Grandparent Rights

As soon as grandparents learn that their child is facing a divorce, their main concern is whether they can visit their grandchildren after the divorce. While there’s no formal recognition of the rights of grandparents in North Carolina, we, at McIlveen Family Law Firm, can help grandparents obtain a connection to their grandchildren whose parents are divorced, or rescue grandchildren from any dangerous situation.

Do grandparents have visitation rights to see their grandchildren?

Maybe​. However, timing is very critical in determining visitation-related issues for grandparents. If you wait just a little too long before making your move, your right to even make a claim for visitation could be lost.

The state of North Carolina has four statutes that allow a grandparent to maintain an action for custody of a grandchild:

(N.C. Gen. Stat. §50-13.1(a)) — “Any parent, relative, or other person, agency, organization or institution claiming the right to custody of a minor child may institute an action or proceeding for the custody of such child, as hereinafter provided.”

(N.C. Gen. Stat. §50-13.2(b1)) — “An order for custody of a minor child may provide visitation rights for any grandparent of the child as the court, in its discretion, deems appropriate. As used in this subsection, “grandparent” includes a biological grandparent of a child adopted by a stepparent or a relative of the child where a substantial relationship exists between the grandparent and the child….”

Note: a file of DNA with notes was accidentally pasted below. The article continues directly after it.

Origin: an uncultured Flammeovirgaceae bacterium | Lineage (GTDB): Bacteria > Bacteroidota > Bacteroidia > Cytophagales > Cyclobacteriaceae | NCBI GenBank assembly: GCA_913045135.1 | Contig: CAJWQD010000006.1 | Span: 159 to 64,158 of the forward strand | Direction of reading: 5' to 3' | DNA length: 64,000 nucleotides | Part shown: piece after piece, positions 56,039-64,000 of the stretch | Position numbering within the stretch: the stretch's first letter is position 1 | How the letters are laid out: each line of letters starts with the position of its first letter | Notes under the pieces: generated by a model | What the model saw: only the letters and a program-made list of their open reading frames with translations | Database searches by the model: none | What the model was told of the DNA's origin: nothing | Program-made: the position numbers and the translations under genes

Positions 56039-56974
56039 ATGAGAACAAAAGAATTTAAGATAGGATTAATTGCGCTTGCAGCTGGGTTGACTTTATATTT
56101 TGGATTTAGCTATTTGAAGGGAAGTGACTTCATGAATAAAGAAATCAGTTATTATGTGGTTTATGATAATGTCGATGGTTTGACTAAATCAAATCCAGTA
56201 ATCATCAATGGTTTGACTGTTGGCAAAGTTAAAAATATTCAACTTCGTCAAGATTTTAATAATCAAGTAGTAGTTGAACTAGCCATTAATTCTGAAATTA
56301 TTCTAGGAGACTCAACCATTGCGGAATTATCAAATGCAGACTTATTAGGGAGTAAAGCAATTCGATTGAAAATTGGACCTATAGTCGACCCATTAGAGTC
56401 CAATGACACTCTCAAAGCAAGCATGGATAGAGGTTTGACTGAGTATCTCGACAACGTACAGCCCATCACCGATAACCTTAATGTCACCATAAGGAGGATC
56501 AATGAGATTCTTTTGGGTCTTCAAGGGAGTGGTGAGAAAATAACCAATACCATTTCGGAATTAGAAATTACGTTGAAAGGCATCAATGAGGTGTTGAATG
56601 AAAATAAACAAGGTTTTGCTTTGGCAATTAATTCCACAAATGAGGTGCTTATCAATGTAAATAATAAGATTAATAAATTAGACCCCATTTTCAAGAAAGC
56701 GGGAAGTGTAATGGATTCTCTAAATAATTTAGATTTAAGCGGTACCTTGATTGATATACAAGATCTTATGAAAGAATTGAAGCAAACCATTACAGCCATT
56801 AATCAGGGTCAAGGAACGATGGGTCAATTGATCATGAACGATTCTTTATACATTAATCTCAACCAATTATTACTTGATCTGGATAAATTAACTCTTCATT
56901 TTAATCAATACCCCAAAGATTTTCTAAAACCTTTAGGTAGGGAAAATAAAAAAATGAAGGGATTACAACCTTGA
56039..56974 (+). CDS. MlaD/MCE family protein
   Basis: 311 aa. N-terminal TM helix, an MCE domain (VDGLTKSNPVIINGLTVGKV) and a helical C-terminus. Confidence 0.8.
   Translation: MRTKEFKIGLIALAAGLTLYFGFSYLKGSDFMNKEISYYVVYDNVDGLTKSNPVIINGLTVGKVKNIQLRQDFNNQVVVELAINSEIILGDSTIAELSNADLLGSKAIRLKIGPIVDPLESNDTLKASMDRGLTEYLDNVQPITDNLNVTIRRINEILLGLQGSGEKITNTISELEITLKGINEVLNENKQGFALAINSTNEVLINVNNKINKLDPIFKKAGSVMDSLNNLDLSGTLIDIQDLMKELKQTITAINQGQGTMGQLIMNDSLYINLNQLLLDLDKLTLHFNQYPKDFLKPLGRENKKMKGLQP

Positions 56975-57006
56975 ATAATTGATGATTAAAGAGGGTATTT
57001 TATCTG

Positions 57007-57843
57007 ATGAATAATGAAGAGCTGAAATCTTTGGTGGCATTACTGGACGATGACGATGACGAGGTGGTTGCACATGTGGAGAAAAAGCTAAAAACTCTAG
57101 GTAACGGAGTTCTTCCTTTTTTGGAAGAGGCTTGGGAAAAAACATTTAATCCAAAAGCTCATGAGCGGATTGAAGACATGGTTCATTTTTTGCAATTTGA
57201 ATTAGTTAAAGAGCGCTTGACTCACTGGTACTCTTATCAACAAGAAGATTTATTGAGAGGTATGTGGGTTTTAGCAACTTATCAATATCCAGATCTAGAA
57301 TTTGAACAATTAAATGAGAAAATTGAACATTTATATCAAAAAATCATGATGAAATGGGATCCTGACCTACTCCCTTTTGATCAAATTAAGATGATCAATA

(N.C. Gen. Stat. §50-13.2A) — “A biological grandparent may institute an action or proceeding for visitation rights with a child adopted by a stepparent or a relative of the child where a substantial relationship exists between the grandparent and the child. Under no circumstances shall a biological grandparent of a child adopted by adoptive parents, neither of whom is related to the child and where parental rights of both biological parents have been terminated, be entitled to visitation rights. A court may award visitation rights if it determines that visitation is in the best interest of the child…”

(N.C. Gen. Stat. §50-13.5(j)) — “In any action in which the custody of a minor child has been determined, upon a motion in the cause and a showing of changed circumstances pursuant to G.S. 50-13.7, the grandparents of the child are entitled to such custody or visitation rights as the court, in its discretion, deems appropriate. As used in this subsection, “grandparent” includes a biological grandparent of a child adopted by a stepparent or a relative of the child where a substantial relationship exists between the grandparent and the child. Under no circumstances shall a biological grandparent of a child adopted by adoptive parents, neither of whom is related to the child and where parental rights of both biological parents have been terminated, be entitled to visitation rights.”

When it comes to issues of grandparents’ rights, the courts of North Carolina have clearly distinguished custody from visitation. The basic law states that grandparents only have a right to intervene and seek visitation while the custody case is ongoing. Once parents have already reached an agreement on custody, or when the court has already decided the custody, grandparents generally can no longer seek visitation.

If you’re a grandparent with only the best interests of your grandchildren in mind, it’s very important to contact us early so you can have an informed decision on what to do next in order to maintain your close relationship with your grandchildren even after their parents’ divorce.